Might No 9 Main

Ever since his joined the industry in 1987, Keiji Inafune’s making waves throughout his gaming career. After joining Capcom, the famed developer has been responsible for a string of commercial hits – such as Mega Man, Resident Evil 2, Onimusha, Lost Planet, and Dead Rising – and these have helped him carve out a respectable name amongst Japan’s elite gaming personnel. In recent years however, and as the Japanese games industry has struggled to keep pace with Western development, Inafune-san has come to realize that the domestic Japanese games industry is facing a crisis borne out of creative and commercial expectations. With proposed sequels to classic franchises (such as Mega Man) being turned down, and after becoming disillusioned with how creative talent had become increasingly corporatised, Keiji Inafune left Capcom in 2010 and decided to go it alone. Founding Comcept soon afterwards, his maverick spirit has once again shone through as he has been able to bring his creative flair to projects that he’s passionate about. And with Mighty No. 9 slated for release in early 2016, I sat down with one of his key associates – Yu “Nick” Yu (Comcept, Producer) – at this year’s Gamescom and got to ask him as to why the game is being physically released on all major consoles, as well as how Deep Silver got involved as the game’s Publisher. Enjoy the interview!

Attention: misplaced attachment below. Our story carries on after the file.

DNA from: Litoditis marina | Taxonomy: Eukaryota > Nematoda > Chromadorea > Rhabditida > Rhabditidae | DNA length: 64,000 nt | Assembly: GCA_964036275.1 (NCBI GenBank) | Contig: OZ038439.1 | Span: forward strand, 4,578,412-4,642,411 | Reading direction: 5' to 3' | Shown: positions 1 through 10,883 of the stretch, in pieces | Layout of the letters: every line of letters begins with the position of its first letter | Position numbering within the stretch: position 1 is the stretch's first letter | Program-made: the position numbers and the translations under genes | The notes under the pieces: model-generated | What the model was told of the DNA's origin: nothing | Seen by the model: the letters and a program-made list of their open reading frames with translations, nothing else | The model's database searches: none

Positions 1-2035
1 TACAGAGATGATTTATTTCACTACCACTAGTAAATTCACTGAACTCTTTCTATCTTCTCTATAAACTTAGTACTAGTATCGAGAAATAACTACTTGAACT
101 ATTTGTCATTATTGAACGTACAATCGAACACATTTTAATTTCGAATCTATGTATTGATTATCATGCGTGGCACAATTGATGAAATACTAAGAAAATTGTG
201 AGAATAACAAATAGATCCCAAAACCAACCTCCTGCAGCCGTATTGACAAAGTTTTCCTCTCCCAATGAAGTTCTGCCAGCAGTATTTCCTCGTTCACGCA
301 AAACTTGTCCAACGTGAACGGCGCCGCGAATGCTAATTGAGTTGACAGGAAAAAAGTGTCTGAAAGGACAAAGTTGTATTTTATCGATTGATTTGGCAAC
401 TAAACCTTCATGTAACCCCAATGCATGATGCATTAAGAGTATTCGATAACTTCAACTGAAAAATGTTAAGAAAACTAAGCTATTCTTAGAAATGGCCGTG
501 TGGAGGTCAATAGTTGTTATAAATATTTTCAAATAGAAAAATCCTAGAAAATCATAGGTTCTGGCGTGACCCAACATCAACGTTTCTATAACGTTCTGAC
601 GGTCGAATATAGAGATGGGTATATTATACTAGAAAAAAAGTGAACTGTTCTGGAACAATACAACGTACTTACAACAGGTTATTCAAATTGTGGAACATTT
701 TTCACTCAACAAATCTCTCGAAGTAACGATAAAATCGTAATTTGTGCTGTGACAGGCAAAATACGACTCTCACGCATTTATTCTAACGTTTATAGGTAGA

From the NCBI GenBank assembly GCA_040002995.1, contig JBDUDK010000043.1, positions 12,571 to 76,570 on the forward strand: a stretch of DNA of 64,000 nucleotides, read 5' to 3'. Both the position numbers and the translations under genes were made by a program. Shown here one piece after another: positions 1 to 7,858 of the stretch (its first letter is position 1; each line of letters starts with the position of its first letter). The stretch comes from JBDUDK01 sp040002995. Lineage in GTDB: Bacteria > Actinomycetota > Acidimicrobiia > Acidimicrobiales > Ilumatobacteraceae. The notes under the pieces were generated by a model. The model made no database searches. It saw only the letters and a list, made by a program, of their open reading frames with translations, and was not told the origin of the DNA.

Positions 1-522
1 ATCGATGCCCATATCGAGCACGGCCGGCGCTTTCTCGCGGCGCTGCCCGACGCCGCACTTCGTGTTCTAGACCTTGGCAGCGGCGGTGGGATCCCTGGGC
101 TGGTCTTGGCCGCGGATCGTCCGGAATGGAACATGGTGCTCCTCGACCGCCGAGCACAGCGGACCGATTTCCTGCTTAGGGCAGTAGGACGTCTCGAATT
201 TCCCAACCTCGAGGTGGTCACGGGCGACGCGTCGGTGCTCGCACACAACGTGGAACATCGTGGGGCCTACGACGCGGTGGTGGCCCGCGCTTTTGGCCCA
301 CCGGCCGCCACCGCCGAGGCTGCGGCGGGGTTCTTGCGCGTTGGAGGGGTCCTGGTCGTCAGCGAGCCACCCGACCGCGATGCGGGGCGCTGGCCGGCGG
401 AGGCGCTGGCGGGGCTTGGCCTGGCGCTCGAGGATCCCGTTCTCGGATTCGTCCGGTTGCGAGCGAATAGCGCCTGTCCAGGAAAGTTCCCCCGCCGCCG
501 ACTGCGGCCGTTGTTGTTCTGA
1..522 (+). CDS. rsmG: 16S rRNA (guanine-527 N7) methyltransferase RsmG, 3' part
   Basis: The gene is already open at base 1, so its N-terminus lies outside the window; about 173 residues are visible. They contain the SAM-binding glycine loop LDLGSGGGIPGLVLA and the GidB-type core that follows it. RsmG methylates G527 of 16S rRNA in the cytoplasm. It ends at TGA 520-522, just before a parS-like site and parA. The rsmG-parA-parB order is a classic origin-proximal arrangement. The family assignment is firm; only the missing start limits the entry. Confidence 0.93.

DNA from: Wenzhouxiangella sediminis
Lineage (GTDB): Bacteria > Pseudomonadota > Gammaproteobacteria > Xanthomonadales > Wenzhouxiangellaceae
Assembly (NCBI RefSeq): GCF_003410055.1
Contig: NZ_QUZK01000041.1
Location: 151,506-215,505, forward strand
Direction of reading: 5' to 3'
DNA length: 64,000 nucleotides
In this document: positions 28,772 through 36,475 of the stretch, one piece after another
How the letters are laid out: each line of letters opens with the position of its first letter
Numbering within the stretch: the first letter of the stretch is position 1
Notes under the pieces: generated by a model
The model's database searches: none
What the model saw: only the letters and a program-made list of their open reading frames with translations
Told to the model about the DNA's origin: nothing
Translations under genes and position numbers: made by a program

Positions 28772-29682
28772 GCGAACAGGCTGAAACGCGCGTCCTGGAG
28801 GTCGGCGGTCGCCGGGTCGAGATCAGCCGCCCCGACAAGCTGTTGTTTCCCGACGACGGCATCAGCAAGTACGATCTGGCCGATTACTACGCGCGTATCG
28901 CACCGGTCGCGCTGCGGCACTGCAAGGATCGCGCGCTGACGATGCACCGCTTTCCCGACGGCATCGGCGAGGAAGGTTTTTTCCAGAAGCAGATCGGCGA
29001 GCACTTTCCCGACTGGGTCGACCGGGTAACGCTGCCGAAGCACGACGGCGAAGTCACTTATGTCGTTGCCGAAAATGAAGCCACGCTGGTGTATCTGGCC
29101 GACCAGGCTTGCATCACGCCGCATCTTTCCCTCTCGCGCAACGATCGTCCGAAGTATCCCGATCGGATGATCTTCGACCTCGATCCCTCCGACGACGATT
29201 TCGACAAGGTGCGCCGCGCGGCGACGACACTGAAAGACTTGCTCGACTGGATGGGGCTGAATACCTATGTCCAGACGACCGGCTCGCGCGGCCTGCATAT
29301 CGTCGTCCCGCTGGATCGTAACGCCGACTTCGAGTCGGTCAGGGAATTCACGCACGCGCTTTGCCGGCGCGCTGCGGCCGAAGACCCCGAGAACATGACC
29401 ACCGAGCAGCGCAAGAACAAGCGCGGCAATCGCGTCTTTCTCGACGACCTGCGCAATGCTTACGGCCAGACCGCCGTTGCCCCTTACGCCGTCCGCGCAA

The game is coming out simultaneously on pretty much every single console out there – Playstation 4, XBox One, Wii U, Vita…
We are planning to release the game on everything right now. So that’s PC, Mac, Linux, PS3, PS4, PS Vita, XBox 360, XBox One, 3DS, and Wii U.

The game is also being released in physical format. Can you maybe explain as to why… even though its lineage, via Inafune-sans, harks back to the much-loved Megaman series… Capcom have obviously considered Mega Man to not be a commercially viable enough product or franchise for them to continue it on in this day and age. But with all the risks that are associated with physical media, why is Mighty No. 9 still getting a physical release on pretty much every format out there?